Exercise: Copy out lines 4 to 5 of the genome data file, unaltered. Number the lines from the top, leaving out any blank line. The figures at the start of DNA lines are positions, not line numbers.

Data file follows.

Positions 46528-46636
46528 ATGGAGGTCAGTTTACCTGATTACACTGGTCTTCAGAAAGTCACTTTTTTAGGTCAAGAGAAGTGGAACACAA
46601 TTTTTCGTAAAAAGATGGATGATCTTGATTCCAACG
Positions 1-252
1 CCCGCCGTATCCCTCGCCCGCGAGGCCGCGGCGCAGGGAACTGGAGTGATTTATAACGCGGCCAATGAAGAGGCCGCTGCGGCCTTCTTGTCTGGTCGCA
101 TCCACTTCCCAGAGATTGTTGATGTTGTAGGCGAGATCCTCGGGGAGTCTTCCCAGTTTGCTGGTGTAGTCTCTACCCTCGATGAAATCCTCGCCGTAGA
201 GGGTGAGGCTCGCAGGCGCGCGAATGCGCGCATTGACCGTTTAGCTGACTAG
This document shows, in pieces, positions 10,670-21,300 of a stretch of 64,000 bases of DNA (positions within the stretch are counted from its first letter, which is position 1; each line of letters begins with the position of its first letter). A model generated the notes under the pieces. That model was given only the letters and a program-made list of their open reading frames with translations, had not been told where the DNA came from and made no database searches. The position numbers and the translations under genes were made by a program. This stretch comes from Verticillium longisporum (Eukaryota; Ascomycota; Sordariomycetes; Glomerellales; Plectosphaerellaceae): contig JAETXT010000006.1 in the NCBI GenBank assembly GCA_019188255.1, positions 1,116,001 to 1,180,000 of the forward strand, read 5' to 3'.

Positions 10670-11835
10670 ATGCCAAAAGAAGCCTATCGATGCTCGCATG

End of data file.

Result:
Positions 1-252
1 CCCGCCGTATCCCTCGCCCGCGAGGCCGCGGCGCAGGGAACTGGAGTGATTTATAACGCGGCCAATGAAGAGGCCGCTGCGGCCTTCTTGTCTGGTCGCA